Motivic Border Crossing: Continuity through Formal Divisions

Benjamin Graf, University of North Texas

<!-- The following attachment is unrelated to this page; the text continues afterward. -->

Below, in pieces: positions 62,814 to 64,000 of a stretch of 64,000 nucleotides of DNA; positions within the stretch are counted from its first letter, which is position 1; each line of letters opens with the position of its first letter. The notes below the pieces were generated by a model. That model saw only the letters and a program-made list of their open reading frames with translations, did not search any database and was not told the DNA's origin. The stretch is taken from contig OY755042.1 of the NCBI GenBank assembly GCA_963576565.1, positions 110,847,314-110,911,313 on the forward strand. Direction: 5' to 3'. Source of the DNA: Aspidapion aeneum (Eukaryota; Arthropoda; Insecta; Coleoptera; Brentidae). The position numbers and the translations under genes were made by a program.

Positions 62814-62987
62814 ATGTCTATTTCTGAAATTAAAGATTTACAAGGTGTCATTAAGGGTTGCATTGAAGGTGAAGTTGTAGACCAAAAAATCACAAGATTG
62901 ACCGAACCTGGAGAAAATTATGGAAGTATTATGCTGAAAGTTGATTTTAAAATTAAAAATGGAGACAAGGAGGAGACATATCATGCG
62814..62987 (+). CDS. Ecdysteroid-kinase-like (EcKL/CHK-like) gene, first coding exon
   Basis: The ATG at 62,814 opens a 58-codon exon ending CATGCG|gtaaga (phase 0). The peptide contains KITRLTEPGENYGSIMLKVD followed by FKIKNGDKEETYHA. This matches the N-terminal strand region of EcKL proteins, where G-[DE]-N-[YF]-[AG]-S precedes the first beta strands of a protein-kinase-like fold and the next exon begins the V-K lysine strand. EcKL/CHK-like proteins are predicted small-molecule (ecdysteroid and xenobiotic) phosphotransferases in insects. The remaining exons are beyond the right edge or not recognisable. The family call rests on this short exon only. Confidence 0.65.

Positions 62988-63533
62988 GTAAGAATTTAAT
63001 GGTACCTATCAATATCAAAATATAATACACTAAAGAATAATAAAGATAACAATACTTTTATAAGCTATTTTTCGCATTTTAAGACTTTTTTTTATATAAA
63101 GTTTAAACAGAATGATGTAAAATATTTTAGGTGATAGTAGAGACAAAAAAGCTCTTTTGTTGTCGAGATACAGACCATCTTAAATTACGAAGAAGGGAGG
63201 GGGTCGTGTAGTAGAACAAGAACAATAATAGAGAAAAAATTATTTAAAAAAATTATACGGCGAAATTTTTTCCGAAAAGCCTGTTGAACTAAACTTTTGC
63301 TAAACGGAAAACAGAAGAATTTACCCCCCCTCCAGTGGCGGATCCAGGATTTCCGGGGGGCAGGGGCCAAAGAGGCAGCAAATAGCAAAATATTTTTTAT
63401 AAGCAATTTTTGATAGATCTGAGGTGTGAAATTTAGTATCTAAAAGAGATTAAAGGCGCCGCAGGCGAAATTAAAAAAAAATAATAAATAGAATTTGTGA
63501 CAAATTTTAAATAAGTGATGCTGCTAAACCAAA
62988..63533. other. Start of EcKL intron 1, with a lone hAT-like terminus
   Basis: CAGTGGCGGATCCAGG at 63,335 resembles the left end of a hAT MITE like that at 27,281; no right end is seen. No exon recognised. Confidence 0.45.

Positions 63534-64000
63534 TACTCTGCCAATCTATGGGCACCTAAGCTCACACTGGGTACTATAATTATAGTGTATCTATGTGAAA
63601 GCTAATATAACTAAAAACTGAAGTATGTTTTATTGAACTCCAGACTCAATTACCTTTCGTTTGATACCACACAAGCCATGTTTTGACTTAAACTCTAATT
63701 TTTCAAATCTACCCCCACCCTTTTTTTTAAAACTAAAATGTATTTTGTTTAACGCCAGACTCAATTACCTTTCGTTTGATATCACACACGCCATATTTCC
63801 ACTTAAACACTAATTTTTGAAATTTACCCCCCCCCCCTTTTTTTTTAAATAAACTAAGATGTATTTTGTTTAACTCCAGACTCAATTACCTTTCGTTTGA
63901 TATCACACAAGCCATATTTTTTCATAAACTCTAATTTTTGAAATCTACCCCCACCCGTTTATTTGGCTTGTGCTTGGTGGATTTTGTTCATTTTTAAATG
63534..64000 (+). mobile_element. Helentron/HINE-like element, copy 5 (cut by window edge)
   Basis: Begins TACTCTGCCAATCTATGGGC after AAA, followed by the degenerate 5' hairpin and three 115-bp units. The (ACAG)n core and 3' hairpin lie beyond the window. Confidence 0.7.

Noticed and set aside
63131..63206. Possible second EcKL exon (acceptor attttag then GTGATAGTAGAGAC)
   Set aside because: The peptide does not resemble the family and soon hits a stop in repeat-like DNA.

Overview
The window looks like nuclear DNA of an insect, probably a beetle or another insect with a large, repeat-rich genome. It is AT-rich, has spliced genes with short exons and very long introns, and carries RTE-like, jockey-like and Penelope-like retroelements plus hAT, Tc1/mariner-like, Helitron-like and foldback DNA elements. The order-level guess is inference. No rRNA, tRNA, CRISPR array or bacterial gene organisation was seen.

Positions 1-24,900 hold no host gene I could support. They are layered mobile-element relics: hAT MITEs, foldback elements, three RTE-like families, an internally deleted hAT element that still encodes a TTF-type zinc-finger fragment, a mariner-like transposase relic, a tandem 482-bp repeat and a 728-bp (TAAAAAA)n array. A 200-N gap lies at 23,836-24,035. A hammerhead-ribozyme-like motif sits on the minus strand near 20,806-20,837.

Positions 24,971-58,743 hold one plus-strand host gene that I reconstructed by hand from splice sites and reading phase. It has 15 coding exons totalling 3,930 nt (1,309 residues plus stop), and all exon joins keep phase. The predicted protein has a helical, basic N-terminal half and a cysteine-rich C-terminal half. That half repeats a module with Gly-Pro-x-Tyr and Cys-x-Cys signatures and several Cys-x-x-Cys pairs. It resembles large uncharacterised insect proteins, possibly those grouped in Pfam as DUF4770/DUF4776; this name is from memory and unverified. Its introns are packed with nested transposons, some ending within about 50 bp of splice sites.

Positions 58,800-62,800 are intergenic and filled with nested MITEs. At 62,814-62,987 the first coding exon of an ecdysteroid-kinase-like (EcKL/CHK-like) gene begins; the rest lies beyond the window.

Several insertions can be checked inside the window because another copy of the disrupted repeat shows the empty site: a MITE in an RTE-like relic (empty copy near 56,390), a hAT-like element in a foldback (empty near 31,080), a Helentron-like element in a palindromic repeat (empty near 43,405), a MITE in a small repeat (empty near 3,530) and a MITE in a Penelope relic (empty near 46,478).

Recent treatises on form, primarily Caplin (1998) and Hepokoski/Darcy (2006), focus on dividing movements into discernable sections. For example, Hepokoski and Darcy (2006) describe the construction of a sonata-form movement as "a task of modular assembly: the forging of a succession of short, section-specific musical units, spaces, or action." In William Caplin's (1998) discussion of grouping structure, he defines each group as a "self-contained 'chunk' of music." Indeed, parsing movements into sections according to paradigmatic norms and using form-functional theory as a means for analysis can be fruitful, but, in my view, many pieces contain elements of continuity that transcend formal divisions or "section-specific musical units." My paper therefore integrates the principles of both Sonata theory and form-functional analysis with motivic analysis; I reveal several motives in Beethoven's oeuvre that penetrate substantial formal divisions, thereby creating overarching continuity that pierces-through formal partitions.